Chokes/Inductors and their Purpose?

This is a pretty general question, I suppose.

Something that always struck me when looking at computer motherboards is the amount of chokes on board. The computer I built last year must have 50+ chokes/inductors on the board.

As far as I know, their function is to reduce interference of a sort.

When you look at an Arduino board, there are no inductors in the schematic, as far as I am concerned.

Where do you put inductors in a circuit? What do they do? Why doesn't Arduino use them?

Maybe you know what I am trying to get at.

Thanks.

The computer I built last year must have 50+ chokes/inductors on the board.

That seems unlikely. Perhaps you mistook electrolytic caps for inductors?

Chokes resist changes in current similar to the way that capacitors resist a change in voltage.

So one uses is to prevent current spikes from one part of a circuit from getting into other parts.

Another consequence is that inductors can change voltages (similar to the way you can charge a capacitor at low current and discharge it at high current.) So inductors are used in high efficiency voltage conversion circuits (switch mode power supplies); a modern computer typically requires several different voltages, and it's pretty common to have converters on-board to convert a supply voltage to appropriate values, rather than requiring a power supply with lots of different voltages...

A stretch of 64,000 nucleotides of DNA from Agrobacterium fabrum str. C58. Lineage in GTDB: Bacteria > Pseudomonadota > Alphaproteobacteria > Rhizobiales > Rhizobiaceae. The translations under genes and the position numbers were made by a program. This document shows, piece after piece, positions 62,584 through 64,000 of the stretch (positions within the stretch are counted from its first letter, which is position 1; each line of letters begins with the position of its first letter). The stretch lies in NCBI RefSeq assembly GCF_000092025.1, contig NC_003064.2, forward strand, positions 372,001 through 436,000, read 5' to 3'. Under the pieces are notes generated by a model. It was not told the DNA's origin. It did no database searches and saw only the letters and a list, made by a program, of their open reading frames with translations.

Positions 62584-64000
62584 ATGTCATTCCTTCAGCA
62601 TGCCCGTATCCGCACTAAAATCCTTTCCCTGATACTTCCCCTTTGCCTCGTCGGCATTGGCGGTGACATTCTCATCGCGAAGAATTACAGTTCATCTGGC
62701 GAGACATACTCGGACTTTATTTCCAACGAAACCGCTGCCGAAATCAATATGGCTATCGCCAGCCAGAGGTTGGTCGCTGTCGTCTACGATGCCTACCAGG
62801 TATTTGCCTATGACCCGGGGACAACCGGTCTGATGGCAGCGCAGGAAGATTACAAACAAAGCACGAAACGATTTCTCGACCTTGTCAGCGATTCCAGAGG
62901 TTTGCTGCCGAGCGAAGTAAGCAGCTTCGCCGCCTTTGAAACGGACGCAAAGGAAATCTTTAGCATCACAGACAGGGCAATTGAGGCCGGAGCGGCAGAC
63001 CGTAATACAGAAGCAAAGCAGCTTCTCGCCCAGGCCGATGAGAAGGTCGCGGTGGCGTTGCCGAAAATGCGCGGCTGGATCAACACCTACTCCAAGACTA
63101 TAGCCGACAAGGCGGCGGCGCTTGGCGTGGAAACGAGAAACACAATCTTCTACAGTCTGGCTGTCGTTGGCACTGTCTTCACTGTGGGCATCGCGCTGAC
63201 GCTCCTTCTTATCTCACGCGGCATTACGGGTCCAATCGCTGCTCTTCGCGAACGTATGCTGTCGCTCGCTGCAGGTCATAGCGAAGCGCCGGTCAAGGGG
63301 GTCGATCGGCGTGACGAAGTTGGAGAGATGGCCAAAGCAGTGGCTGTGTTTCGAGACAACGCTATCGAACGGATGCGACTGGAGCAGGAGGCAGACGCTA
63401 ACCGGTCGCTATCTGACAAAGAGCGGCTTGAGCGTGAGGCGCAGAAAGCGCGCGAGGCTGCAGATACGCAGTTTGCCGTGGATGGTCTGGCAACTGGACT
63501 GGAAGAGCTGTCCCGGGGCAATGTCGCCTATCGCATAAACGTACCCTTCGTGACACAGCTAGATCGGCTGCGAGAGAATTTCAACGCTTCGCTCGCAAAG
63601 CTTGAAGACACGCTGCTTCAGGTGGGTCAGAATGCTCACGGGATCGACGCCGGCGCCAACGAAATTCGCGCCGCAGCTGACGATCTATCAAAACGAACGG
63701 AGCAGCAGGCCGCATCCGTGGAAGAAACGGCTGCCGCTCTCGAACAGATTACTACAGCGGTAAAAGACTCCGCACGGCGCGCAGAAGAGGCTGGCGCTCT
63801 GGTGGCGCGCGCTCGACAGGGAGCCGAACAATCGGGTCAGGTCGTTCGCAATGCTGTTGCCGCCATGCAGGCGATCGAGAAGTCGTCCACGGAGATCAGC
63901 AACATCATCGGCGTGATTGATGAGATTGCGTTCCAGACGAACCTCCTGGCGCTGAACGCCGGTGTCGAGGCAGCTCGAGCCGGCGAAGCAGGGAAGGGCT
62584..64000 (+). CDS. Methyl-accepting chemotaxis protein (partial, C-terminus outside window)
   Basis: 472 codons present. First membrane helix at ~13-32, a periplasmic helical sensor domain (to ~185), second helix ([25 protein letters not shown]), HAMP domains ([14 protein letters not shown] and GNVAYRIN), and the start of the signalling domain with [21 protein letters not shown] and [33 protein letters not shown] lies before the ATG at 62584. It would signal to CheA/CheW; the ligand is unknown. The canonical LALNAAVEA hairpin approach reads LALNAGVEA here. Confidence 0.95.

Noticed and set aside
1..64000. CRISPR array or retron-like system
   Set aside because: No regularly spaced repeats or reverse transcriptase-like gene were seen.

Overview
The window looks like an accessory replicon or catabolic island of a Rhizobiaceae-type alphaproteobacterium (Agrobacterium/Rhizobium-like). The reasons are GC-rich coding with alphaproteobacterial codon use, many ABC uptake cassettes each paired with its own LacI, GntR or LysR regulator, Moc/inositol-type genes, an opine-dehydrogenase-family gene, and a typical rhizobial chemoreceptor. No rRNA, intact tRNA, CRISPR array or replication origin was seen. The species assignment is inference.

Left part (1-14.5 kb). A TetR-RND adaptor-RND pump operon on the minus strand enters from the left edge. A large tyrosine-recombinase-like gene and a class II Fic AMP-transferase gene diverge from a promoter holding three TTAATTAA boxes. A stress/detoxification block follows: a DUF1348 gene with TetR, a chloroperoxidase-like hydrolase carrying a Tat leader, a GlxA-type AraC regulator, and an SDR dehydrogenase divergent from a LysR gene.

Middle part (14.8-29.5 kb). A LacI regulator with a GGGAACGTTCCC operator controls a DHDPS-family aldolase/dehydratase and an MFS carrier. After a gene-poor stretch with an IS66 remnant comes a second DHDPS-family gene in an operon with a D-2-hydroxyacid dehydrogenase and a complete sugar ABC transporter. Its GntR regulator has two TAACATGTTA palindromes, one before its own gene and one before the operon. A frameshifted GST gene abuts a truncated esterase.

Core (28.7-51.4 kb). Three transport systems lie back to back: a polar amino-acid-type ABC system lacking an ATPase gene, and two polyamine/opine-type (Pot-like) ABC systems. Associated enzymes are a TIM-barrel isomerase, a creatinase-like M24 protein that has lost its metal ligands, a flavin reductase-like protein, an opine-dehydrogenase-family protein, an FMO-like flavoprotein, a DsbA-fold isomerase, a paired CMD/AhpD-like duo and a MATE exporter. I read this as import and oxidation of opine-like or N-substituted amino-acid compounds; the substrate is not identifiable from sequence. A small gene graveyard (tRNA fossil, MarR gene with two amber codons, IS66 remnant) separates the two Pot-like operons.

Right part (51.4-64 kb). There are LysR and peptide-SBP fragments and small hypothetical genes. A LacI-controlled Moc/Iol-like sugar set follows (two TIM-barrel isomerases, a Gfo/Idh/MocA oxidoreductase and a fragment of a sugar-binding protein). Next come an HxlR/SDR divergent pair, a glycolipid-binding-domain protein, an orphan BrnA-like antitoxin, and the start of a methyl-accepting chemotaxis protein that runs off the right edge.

Okay you are right. It wasn't 50. Apparently I have no sense of numbers. I actually counted them and there were 22 ferrite chokes on the board.

Well I really wish I knew how to implement them into a circuit. Before becoming interested in the electronics field, I was pretty much a computer power supply fanatic. This like http://blog.antec.com/power-supplies/technical-finesse-the-high-current-pro-hcp-1200/ make me genuinely happy.

Well, the point is, I guess I have more learning to do. Building power supplies is probably what I've done most of so far in my electronics career. Little breadboard mountable power supplies. I've built lots of them...but now, I am curious to see how to add a choke in to the situation.

Thanks for the help.

The use of inductors in power lines is part of supply decoupling:- http://www.thebox.myzen.co.uk/Tutorial/De-coupling.html

The use on signal lines is to reduce electrical emissions to meet emissions standards. There is so little going on electrically on an arduino that it doesn't need inductors to pass emissions tests.

iirc, the ATMega328p datasheet specifies an inductor between the Vcc and AVcc pins, yet only a very small number (at best) of Arduinos or clones implement this. Is there ever a “good reason” to not follow that spec? I’m wondering if it might be a simple matter of “we probably don’t need it, and including it increases cost, so let’s not use it.” If that is the case, and I’m building my own clone, how would I decide if I needed it or not?

In fact the chokes/inductors that are in the motherboards are used in the dc/dc regulators that can pump the 100+ Amps that one CPU use.

iirc, the ATMega328p datasheet specifies an inductor between the Vcc and AVcc pins, yet only a very small number (at best) of Arduinos or clones implement this. Is there ever a "good reason" to not follow that spec? I'm wondering if it might be a simple matter of "we probably don't need it, and including it increases cost, so let's not use it." If that is the case, and I'm building my own clone, how would I decide if I needed it or not?